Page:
Caribbean Money Market Brokers Ltd (CMMB) has predicted that inflation will hit 16 per cent by the end of the year.
In a press statement commenting on the rise of inflation to 13.5 per cent, CMMB said it had raised its inflation forecast for the rest of this year.
“We hold the view that inflation has not yet peaked and will continue to edge upwards in the coming months, likely to end 2008 in the range of 14.5 to 16 per cent, with a bias to breach the upper end,” the brokerage house said in the statement.
It said that a number of things would contribute to maintaining a high inflation rate:
- The impact of the 33 per cent increase in the price of premium gas. CMMB said this would affect transportation, distribution and general cost of production for companies.
- Increase in food prices due to crop losses from flooding and bad weather.
- Continued high liquidity in the financial system due to sustained high government spending.
- Further inflationary pressure from Christmas spending.
It said that, “Going into 2009, it is likely that we will see the re- emergence of higher wage negotiations, as inflationary pressures continue to erode current wage levels and fuel inflationary expectations. This could have the effect of creating a wage spiral, where increased wages translate into a higher cost of production for firms which will ultimately be passed on to the consumer.”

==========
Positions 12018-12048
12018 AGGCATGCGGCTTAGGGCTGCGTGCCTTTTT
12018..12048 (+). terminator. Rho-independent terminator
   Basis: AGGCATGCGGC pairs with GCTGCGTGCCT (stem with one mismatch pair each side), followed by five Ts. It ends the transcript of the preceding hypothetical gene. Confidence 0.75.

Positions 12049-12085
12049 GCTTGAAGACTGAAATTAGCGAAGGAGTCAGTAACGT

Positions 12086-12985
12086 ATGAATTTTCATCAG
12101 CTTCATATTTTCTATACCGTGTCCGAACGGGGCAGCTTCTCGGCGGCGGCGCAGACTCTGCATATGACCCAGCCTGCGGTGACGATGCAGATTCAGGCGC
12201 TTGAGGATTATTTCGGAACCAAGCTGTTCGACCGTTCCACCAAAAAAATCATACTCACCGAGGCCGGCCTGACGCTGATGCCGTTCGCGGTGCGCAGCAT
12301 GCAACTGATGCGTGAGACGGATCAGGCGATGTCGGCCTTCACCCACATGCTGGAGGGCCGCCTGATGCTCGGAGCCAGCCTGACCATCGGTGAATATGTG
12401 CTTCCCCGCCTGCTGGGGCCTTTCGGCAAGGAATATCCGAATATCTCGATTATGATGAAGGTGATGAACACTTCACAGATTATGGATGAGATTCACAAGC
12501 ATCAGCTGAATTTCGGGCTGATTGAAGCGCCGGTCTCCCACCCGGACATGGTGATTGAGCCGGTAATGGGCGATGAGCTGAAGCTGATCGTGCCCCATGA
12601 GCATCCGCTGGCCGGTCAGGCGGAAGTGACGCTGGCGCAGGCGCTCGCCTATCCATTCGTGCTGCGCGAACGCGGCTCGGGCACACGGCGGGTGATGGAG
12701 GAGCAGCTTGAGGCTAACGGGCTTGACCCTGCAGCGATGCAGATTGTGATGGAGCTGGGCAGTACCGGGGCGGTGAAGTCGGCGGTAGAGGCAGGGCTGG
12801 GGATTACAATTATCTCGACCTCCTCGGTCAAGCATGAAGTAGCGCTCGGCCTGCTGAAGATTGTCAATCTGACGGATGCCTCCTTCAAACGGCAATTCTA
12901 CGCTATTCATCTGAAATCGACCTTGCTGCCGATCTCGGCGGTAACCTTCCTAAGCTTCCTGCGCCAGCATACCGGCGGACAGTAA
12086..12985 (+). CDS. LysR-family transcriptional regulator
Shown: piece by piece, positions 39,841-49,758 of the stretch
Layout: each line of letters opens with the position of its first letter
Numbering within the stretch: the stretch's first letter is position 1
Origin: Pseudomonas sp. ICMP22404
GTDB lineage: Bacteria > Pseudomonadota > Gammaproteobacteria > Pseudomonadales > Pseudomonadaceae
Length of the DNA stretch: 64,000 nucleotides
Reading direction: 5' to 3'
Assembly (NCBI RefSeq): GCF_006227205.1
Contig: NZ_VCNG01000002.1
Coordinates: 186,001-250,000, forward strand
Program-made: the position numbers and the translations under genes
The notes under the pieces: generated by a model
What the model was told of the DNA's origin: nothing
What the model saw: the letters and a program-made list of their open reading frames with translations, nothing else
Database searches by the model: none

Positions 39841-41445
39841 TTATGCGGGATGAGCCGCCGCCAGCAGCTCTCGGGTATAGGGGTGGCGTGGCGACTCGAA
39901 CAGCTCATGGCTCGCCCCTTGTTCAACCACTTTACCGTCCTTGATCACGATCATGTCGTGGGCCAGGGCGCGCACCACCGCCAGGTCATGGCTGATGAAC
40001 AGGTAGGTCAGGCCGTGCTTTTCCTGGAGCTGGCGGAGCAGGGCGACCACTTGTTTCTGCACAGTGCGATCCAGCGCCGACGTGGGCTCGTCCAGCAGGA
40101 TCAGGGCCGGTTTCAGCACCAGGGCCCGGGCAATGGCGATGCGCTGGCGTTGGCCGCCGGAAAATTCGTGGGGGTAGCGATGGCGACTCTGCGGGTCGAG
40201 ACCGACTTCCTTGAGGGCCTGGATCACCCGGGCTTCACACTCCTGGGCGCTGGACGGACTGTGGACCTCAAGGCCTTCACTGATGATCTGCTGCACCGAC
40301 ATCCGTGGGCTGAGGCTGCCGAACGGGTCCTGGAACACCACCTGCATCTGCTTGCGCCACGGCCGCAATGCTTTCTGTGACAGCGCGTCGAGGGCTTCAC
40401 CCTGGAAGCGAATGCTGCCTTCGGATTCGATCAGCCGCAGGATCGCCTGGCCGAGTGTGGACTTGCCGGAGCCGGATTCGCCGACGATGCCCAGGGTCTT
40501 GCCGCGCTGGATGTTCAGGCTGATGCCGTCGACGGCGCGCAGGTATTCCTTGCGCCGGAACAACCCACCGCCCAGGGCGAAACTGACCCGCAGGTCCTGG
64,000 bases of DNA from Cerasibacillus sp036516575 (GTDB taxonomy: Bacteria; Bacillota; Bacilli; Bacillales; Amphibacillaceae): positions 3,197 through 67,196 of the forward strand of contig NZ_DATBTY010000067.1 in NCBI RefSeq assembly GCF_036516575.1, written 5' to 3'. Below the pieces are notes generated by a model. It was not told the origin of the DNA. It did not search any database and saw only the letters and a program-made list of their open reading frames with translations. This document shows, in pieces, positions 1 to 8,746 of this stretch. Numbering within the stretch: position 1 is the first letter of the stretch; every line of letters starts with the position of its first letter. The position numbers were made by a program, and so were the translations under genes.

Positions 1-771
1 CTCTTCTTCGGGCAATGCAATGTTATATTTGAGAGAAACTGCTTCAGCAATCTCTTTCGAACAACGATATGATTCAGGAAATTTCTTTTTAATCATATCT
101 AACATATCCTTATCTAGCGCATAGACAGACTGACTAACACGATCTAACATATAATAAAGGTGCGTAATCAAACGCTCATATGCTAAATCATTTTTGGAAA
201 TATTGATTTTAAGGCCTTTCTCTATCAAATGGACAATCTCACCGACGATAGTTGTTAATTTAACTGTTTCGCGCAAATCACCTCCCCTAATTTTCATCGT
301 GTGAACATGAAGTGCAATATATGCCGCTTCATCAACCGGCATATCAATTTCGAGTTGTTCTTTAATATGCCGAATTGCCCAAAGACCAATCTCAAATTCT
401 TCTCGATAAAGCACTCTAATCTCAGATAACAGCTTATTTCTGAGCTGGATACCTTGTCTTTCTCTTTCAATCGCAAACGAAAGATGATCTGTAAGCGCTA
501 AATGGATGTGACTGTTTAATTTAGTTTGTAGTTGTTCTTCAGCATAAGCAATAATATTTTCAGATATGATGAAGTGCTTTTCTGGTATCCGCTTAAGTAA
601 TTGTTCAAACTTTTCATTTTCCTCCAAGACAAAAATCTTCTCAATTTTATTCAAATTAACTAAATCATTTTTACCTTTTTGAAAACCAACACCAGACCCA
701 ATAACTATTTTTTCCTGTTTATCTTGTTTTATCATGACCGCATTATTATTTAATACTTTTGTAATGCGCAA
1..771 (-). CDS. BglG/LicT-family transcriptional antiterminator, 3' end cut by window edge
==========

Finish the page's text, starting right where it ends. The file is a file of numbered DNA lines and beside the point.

CMMB predicted that the quarter per cent increase in the Repo rate, announced by the Central Bank would not have the intended effect on the financial system, because of the liquidity overhang which exists.
“Currently, the Repo rate is higher than the weighted overnight interbank rate. This means if banks need to meet liquidity requirements, they can borrow at a much lower rate from other banks than from the Central Bank, rendering the Repo rate ineffective. Evidence of such excess liquidity can also be seen in the fact that banks have not been increasing deposit rates although this would be a cheaper source of funding for them. Any increase in bank lending rates is due more to voluntary action by the commercial banks than to changes in the Repo rate.”
CMMB added that while international commodity prices for such products as corn, wheat, rice and milk had fallen significantly in the past five months, “we have not seen this translated into lower prices on grocery shelves, indicating that mark-up inflation is the more significant contributor to high prices with these items in particular.”